Yesterday was Saturday. Yesterday, I had to use skills I had practiced for hundred of hours, and re-certify every 3 years. Yesterday, I went on auto-pilot and let my hands do the work. Yesterday, myself and a fellow Athletic Therapist did exactly what Athletic Therapists are trained to do. Yesterday, I did what I hoped I would never have to do, and hope I never have to do again.
Yesterday, I helped save a life.
After a relatively quiet day on the rugby pitch (for those who know rugby, there is never a “quiet” day for a rugby AT, as injuries are all too common), I heard the dreaded call “trainer” then again “TRAINERS”… this time plural. It was the referee calling for not just one but both teams Athletic Therapists to come and assist a player in distress on the field. I knew by him calling both of us, it was not a simple ankle sprain or muscle cramp.
While I cannot give much detail regarding the athlete, as per the Personal Health Information Protection Act in Ontario, I can discuss what I felt and hope that others too can learn just how valuable those first few seconds are.
As I ran onto the field, my heart was racing. I the other team’s AT already assessing the athlete, we both knew this was a critical event… I took a deep breath and activated the EAP (Emergency Action Plan) where a pre-determined by-standard was told to call EMS. I would like to say I remember every detail of what happened next, but it is a blur… a slow motion blur where both myself, the other AT and a CPR trained by-standard each took our specific roles of assessing the ABCs (airways, breathing and circulation) and checking other vital signs, all while maintaining c-spine alignment. We checked, re-checked, things were not as they should be. We had to start a cycle of CPR and maintain ABCs until the AED arrived. It was there before we even had to ask, thanks to an observant teammate.
I will not forget how the AED’s plastic activation button felt through my medical gloves, the sound of the automated voice and how it was the same voice as I heard in my hundreds of hours of training. It was oddly calming. We continued with CPR while the wail of a nearby siren rang out, but this did not stop what we were doing, we continued until paramedics stepped in. I was partially expecting them to take over, as they often do for emergencies but when I spoke up and said I was a First Responder, I was put to work and assisted EMS with maintaining an airway, transferring the athlete onto the gurney and into the ambulance.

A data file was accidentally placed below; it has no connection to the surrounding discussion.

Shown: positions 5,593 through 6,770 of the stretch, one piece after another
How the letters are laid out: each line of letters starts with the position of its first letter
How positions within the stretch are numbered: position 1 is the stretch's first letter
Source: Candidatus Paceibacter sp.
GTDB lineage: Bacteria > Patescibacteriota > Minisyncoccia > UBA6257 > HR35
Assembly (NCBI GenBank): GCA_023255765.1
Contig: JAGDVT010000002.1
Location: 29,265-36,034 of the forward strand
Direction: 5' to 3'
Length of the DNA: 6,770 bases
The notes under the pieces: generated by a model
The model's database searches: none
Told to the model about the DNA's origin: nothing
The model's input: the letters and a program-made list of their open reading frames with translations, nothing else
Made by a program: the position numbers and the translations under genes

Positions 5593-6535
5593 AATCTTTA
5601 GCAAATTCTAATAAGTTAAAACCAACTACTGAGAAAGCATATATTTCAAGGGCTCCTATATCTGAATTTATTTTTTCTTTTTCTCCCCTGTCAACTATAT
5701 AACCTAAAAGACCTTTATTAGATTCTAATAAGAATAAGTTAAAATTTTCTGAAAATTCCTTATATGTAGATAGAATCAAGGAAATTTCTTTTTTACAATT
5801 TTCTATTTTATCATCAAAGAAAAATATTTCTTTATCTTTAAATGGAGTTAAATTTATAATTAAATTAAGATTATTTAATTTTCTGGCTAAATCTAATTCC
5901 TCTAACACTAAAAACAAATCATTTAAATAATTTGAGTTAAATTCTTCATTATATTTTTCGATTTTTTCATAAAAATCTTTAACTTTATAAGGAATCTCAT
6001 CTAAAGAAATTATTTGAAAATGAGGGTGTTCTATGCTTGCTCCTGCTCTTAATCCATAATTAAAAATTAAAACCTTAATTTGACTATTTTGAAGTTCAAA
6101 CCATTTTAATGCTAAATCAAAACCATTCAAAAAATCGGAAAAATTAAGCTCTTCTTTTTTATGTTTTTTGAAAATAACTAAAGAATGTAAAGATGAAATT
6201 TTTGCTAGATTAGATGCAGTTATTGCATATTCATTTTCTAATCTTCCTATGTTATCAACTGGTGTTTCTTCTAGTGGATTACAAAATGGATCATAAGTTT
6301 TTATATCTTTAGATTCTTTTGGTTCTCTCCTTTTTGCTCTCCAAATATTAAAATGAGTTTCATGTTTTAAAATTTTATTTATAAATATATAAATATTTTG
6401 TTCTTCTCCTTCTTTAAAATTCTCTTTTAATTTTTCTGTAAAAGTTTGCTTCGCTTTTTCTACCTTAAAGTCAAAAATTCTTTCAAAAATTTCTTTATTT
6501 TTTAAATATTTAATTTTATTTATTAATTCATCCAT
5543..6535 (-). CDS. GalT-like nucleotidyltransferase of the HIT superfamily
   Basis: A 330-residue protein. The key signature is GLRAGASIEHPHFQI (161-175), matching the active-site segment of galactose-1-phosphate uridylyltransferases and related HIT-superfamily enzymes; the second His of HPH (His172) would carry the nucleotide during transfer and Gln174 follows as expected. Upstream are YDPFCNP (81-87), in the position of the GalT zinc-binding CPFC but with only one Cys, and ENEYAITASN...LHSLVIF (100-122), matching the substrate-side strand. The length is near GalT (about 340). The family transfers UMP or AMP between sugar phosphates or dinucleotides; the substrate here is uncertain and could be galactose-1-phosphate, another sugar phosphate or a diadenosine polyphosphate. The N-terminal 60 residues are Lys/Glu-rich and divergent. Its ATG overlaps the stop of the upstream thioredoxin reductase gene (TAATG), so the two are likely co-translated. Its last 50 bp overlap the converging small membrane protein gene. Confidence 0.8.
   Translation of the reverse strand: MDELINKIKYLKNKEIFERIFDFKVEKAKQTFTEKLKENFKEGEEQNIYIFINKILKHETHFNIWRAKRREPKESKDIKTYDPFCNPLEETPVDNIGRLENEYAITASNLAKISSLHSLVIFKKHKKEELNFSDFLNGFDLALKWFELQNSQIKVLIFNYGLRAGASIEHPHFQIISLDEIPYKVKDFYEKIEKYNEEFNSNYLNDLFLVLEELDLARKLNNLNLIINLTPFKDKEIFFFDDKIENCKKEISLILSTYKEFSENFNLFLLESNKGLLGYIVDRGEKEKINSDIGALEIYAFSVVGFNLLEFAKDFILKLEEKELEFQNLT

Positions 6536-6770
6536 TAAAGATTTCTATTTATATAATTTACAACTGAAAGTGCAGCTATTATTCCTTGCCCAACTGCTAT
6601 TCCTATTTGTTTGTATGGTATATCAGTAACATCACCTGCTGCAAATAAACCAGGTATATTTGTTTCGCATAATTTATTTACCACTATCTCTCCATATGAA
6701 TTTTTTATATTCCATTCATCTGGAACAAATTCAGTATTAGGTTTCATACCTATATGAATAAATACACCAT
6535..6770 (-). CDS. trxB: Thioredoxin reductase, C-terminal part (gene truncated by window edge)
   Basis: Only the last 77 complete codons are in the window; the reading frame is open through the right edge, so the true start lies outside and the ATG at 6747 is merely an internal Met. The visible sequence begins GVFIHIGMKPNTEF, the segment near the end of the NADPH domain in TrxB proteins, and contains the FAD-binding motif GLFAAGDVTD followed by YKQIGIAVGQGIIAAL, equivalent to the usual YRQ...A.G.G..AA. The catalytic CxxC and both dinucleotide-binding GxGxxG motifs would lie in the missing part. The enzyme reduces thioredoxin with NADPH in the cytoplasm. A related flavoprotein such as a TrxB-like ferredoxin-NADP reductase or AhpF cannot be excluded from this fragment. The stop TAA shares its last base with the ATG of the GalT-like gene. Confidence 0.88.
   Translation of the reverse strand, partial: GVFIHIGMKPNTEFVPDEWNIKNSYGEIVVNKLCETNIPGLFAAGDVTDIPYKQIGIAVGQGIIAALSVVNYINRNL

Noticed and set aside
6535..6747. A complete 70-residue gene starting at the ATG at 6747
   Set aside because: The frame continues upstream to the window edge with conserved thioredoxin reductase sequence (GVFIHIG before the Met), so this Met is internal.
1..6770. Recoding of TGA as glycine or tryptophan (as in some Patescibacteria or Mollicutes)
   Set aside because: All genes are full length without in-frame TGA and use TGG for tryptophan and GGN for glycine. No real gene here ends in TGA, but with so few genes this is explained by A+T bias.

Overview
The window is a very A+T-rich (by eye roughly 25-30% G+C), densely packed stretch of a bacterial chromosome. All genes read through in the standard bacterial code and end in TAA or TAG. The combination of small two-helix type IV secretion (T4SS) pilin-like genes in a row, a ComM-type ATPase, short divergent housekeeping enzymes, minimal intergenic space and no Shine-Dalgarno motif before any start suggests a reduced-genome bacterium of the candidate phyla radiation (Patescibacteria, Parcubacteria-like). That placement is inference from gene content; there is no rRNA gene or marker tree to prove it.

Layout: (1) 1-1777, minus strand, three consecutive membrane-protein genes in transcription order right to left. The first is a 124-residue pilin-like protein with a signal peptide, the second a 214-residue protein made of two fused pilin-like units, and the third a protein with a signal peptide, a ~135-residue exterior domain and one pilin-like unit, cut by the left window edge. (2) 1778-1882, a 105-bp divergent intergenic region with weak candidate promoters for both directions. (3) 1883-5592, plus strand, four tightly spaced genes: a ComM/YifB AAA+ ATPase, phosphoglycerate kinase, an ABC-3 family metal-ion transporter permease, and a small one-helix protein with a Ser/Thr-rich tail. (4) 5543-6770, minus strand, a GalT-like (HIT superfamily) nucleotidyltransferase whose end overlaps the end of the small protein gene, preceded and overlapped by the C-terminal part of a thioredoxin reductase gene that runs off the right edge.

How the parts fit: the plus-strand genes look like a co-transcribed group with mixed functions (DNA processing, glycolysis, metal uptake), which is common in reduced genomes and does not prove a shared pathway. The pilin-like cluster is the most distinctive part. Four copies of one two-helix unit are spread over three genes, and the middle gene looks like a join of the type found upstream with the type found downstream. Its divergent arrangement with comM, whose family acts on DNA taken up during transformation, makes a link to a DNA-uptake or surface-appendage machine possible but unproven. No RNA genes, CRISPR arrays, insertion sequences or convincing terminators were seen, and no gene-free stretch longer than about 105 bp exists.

Seconds later everyone was gone, no ambulance or fellow AT (as she had the athlete’s health information) I was left on the field, with only the remnants of the event around me… a forgotten fanny pack, used AED pads, packaging for OPAs (oral pharyngeal airways), and dozens of by-standards looking at me, patting by back and shaking my hand… but I was still in First Responder mode. I don’t know what they were saying, but I knew they were speaking to me. I was numb. I needed a moment to process and so I stepped away. I took the time to breathe and let my heart rate (which was pounding) come back down to a normal resting rate. I tried to let the events that just transpired sink in… I am still trying to… but it is still surreal.
While it felt like the whole event took hours, it was only after a debrief with the other AT, we realized it was only minutes from the ref’s whistle until the athlete was in the ambulance headed for the nearest hospital. Like clockwork. No time for second thoughts, we reacted quickly, just as we were trained.
I do no write this to toot my own horn, or brag about some great feat that myself or the other AT accomplished. I write this to inform everyone on just how critical it is to have early access to an AED (Automated External Defibrillator). I write this to bring light to how critical it is to have TRAINED side-line medical staff. I write this because I want people to know it could be your son, mother or neighbour out there next time needing help and I hope there is a Certified Athletic Therapist or CPR trained person with an AED ready to respond.
It is because there was an AED onsite, that myself and my fellow AT were able to use our skills to their greatest extent. Doctors say it was our early interventions that made the difference between this individual making it through or not. It was because a town committee agreed on one small thing, an AED onsite at a sports field, did this athlete have a chance at life off the pitch. It was because both ATs are passionate about our jobs and the athletes we work with, that we take the time to ensure our skills are up-to-date.
Tomorrow is Monday. Tomorrow I will go back to work rehabilitating sore shoulders, taping ankles and handing over water bottles to thirsty lacrosse players. Tomorrow I will do my job once again, this time changed… for the better.